sonar1313 wrote:They also will not see or enjoy the movie (in the theater) without paying for a ticket, but the experience of doing so is not why they go either.
If you make the movie free people will enjoy it. If you remove the bad things, people won't enjoy the movie, no matter what other things you change.
You're entirely welcome to experience and enjoy all those emotions, but I venture to say you're nearly alone in the world if you also don't experience a surge of satisfaction every time a bad guy gets whacked, or feel some admiration at the father's sheer guts and love for his daughter. And on the occasions you've read or heard someone talking about liking that movie, I venture to say it is not in the context of how callous the villains were.
Let me back up a little bit, because I think we may I gotten to talking past each other, and maybe I can communicate better.
I am analyzing
things very differently from you. I doubt either of our actual emotions are all the special or different. While I'm watching the movie I want the characters happy, justice, and all those good things. After the movie, when I'm considering what made that a satisfying fiction, I look at things very differently. First of all I try to avoid any assumptions that the things I wanted within the context of the movie actually made it a good movie.
I do this because I find it to be more consistent. I seen with a hero beating interesting bad guys is satisfying, a hero beating up boring bad guys isn't, interesting bad guys screwed up by natural circumstance is.
Groucho Marx wrote:I refuse to join any club that would have me as a member.
The posits a failure on all clubs to properly judge Groucho, or a failure of Groucho's character that he is aware of, but does not correct.
Hedberg wrote:I used to do drugs. I still do, but I used to, too.
This is deliberately communicating poorly. (in fact this is technically a contradiction, as the perfect aspect explicitly indicates the action is no longer occurring).
Hedberg wrote:I'm against picketing, but I don't know how to show it.
A thought out anti-picketing position would include thoughts on appropriate ways of disagreement, or the idea that one should refrain from doing so. Holding this position and still desiring to picket is hypocritical.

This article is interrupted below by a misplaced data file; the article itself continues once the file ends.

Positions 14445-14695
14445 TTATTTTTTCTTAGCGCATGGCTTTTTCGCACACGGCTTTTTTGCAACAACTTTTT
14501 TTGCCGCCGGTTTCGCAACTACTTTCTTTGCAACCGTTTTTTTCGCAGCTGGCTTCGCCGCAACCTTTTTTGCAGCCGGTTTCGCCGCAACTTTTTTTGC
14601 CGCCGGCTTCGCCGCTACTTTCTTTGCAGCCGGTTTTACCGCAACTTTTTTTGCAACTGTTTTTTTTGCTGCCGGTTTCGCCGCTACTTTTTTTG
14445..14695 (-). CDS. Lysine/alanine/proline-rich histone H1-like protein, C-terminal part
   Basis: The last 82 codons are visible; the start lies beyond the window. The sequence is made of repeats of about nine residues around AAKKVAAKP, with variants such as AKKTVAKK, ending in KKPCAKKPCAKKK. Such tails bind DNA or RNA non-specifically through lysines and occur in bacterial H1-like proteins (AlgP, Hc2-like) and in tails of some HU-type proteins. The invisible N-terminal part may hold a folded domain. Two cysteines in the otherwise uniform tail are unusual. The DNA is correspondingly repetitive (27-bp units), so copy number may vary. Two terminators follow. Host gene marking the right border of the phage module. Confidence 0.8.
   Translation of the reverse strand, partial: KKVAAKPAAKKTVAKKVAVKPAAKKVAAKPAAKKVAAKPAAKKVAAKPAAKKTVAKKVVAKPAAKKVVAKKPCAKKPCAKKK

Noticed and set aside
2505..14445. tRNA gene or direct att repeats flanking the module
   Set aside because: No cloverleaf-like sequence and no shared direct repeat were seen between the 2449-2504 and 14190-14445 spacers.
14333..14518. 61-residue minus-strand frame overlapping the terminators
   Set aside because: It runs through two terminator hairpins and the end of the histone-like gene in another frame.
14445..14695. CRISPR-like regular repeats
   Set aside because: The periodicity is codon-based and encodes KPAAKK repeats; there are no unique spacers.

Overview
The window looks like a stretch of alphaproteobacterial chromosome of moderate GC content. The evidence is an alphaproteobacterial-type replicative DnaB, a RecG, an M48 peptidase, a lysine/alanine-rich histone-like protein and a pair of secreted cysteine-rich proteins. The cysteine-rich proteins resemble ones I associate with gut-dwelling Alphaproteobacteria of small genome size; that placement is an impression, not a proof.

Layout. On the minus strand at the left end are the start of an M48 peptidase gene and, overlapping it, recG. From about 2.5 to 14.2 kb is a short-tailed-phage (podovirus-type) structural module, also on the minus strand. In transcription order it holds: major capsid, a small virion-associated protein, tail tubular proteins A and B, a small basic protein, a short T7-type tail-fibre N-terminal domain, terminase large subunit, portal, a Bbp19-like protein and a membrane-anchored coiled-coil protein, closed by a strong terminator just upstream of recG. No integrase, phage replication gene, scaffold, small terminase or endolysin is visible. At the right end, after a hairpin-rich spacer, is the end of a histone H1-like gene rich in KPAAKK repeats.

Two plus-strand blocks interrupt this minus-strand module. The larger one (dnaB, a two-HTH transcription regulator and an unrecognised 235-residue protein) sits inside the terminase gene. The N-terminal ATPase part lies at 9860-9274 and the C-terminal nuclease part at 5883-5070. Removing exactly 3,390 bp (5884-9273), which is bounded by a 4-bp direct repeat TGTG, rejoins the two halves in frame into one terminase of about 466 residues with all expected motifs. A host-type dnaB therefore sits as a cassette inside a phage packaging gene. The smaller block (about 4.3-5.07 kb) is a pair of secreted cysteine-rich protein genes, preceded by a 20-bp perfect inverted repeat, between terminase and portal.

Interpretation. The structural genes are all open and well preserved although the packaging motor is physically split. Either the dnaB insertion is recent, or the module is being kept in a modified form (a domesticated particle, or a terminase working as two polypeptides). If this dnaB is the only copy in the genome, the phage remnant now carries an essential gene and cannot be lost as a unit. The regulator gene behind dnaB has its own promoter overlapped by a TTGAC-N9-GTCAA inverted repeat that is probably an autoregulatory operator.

Zootopia wrote:I may be just a dumb bunny, but we are good at multiplying.
There is no reason to presume rabbit's abilities to procreate indicate an ability to do arithmetic. The two definitions of "multiplying" are being deliberately misused by the authors (but not by the characters, since in apparently works that way in universe).
sonar1313 wrote:It's kind of a stretch at best to say the dog quote relies on stupidity for its humor. It relies, like a great deal of comedy and most one-liner comedy in particular, on the unexpected, which is in no way required to be stupid. Nor, for example, do you need to believe either the Amish or Gangsta's Paradise are stupid to find the humor in a song about the former to the tune of the latter.
The dog joke is unexpected for good reason. Our minds (below the level of conscious though) consider the meaning of "outside a dog" and discard the most literal definition as being useless.
Amish Paradise is, as a whole, clever. Many funny things actually are clever. Their parts of cleverly chosen and structured in a clever way. Within context of building a joke, the pieces are clever.
Without that context, at least one of the pieces will be stupid. With some of the great humorists, they find stupidity that everyone does, or educated people do, or that typical people can't articulate why something is wrong, even when they know it is. But still, the process of appreciating the humor relies on the audience seeing something wrong.
Archgeek wrote:Yeah, kids can be terrible to each other, and bullying happens, but the swiftness which the kids fell to such extremes and the depths of idiocy they displayed seemed nearly alien, and like some sort of weird attack on a child's mindset.
I agree that it's unrealistic, and exaggerated, but the kids were doing what they were trained to do. At that time, bullying wasn't something boy's schools failed to remove, but something they encouraged. If you read biographies in that same situation, they seem almost as alien.